Sore boobs & the bloat : A Guide to PMS
For some women, it’s hard to imagine a period that comes without any notice. That is, no uncomfortable premenstrual symptoms that warn you ‘it’s coming’. But guess what, that’s exactly what’s supposed to happen.
Except many of us have been taught to expect moodiness, breast tenderness, bloating, teariness, frustration and pain before a period, and so we don’t question when it happens. We grow up with sexist comments “oh it must be that time of the month” or “Looks like someone’s getting her period”. It’s assumed that anytime we express ourselves with anger or frustration that it MUST be our period. No, I’m frustrated at you because you’re simply being a jerk.
Despite the period and PMS shaming I’m sure you’ve experienced, I’m here to let you know that if you do experience PMS, there’s nothing fundamentally wrong with you, your body just needs a little helping hand and some nourishment. There are many natural healing options to relieve and even resolve this issue, and therefore experience a luteal phase (the two weeks after ovulation) without the symptoms of PMS.
Firstly, let’s define what PMS actually is.
PMS (premenstrual syndrome) is technically defined as recurrent signs and symptoms that develop during the late luteal phase of the menstrual cycle and disappear by the end of the full flow of menses.
Symptoms can include:
- Abdominal bloating, fluid retention and weight gain
- Irritability, anxiety and anger
- Depression, sadness and teariness
- Breast tenderness or abdominal pain
- Excessive fatigue and lack of motivation
- Food cravings or aversions
- Headaches, migraines or muscle tension
- Blood sugar fluctuations and nausea
- Insomnia or sleep changes
- Allergy, acne or other skin flare-ups
- Poor concentration or foggy brain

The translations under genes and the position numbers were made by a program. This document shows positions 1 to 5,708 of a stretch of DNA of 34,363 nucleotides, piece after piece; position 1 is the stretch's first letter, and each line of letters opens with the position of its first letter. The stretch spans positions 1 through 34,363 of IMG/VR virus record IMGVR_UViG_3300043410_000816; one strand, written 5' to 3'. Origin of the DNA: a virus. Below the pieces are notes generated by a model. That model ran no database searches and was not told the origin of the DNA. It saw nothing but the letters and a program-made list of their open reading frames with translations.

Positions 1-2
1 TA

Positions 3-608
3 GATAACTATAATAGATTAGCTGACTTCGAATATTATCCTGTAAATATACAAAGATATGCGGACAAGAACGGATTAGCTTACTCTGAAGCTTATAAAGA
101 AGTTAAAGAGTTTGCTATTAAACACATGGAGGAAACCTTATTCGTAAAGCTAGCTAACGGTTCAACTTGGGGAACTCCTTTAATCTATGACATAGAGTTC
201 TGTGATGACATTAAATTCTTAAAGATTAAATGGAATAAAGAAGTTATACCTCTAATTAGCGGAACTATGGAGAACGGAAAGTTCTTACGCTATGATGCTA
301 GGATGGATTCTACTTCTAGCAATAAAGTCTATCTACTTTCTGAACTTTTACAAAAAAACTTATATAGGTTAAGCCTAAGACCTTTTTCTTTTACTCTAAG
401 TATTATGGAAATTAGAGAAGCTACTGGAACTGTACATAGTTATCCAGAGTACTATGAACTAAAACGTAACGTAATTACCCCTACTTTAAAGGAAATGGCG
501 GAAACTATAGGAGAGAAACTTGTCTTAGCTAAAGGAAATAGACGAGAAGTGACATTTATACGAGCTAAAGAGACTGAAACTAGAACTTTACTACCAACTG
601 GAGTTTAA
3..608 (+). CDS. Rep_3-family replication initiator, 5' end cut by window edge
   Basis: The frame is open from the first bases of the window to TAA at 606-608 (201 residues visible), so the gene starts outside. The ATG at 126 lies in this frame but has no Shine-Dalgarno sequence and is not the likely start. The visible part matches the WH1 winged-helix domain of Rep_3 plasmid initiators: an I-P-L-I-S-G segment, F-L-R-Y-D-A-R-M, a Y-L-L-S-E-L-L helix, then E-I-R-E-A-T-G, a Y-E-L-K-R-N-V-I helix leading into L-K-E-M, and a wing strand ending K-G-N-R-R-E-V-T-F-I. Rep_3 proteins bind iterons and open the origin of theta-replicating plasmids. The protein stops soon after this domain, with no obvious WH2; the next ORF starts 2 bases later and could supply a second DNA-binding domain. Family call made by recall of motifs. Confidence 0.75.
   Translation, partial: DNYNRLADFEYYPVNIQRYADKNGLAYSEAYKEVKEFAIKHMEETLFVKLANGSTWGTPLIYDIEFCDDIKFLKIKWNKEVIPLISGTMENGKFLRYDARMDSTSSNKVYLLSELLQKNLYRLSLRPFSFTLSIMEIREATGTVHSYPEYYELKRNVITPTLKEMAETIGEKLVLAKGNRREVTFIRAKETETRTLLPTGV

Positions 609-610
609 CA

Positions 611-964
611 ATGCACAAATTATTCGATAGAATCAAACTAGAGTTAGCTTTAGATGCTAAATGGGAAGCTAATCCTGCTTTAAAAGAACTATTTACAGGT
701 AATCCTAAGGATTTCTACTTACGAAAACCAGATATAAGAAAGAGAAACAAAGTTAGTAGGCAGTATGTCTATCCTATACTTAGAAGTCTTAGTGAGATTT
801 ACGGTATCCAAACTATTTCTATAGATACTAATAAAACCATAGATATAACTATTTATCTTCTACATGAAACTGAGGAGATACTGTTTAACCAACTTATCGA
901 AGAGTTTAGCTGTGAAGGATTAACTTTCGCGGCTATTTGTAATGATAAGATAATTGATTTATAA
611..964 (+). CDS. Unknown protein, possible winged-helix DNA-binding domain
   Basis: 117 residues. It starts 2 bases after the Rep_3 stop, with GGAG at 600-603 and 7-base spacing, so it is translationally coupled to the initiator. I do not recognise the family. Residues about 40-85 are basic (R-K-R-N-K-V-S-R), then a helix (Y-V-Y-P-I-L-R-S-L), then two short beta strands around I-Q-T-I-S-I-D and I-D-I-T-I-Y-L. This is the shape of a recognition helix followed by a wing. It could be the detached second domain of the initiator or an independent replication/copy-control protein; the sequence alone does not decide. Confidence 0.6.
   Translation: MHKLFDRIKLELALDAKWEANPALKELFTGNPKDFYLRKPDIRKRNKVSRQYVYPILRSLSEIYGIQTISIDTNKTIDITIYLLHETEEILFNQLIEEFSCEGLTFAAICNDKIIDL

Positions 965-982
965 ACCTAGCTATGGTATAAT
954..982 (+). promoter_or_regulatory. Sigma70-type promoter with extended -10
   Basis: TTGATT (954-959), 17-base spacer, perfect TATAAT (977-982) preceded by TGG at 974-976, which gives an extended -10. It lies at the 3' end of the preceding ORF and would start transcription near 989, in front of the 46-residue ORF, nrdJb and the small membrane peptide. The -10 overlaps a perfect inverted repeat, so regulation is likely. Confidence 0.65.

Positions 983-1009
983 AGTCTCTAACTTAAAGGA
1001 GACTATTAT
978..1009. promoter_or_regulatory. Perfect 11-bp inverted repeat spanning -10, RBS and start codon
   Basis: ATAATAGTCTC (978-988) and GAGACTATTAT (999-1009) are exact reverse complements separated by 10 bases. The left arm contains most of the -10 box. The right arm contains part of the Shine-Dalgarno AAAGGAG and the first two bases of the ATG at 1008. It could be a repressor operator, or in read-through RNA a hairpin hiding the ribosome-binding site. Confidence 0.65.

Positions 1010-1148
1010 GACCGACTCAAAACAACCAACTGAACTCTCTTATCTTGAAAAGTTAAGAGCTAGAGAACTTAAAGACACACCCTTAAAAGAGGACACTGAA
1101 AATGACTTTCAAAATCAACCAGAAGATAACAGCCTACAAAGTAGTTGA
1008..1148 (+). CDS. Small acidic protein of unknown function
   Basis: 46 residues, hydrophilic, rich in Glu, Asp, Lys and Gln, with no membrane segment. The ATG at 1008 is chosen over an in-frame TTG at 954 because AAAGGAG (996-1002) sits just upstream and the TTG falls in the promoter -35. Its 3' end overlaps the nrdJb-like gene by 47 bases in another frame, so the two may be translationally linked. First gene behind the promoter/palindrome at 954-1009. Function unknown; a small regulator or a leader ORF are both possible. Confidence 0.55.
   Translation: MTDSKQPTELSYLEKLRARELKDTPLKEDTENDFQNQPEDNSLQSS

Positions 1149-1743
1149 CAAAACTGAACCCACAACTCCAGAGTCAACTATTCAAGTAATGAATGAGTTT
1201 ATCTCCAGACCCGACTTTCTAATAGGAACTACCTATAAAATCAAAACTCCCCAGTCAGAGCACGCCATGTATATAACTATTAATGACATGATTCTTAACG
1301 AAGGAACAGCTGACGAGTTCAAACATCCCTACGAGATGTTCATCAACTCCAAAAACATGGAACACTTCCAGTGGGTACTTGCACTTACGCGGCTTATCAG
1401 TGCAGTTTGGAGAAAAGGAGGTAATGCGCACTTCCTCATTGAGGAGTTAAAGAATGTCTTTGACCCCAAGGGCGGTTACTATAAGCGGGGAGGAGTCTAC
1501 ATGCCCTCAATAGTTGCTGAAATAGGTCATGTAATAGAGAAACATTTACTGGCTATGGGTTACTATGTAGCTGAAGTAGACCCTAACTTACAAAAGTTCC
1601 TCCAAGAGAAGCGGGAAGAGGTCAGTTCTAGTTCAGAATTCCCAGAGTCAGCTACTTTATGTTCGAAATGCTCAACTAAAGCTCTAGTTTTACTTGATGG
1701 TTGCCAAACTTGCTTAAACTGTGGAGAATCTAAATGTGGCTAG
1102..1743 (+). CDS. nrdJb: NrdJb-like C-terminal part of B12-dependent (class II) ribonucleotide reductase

- Constipation or diarrhoea
Reasons for this occurring are varied and individual, and it’s important to approach it case by case with a practitioner. Many of my patients report an improvement within 2-4 cycles once implementing healthy changes to their diet, lifestyle and learning to listen to their body (trust me, our bodies want to heal!).
Please note: this is by no means a comprehensive list but simply a guide to get you started on establishing a healthy menstrual cycle so that you can reduce your symptoms of PMS. Also, this is not an article on endometriosis, which is a completely different condition altogether but does have overlapping symptoms – you can read more about endometriosis here.
For healing PMS, start here:
1. Sort out the nutrition situation
Our bodies require nutrition to function well. When we get that sorted, we set a foundation that allows our bodies to heal and restore balance.
- Include – lots of fresh vegetables (especially the green ones), protein from organic meat, fish, eggs, nuts and seeds and good fats from oily fish, chia seeds, walnuts, avocado etc.
- Best to avoid – processed foods such as deep-fried fatty foods, sugary biscuits, cakes, lollies, chocolate, unhealthy takeaway, processed meats.
- The foods that many women find makes a huge difference to reducing their PMS is avoiding dairy (esp A1 dairy), gluten, caffeine and alcohol. This is because it reduces histamine levels which can worsen PMS and also takes a load off the liver/digestive system to give it a chance to focus on other things like……see next step.
- Consider supplementing with magnesium and essential fatty acids (fish oil, evening primrose oil).
2. Improve oestrogen clearance and progesterone production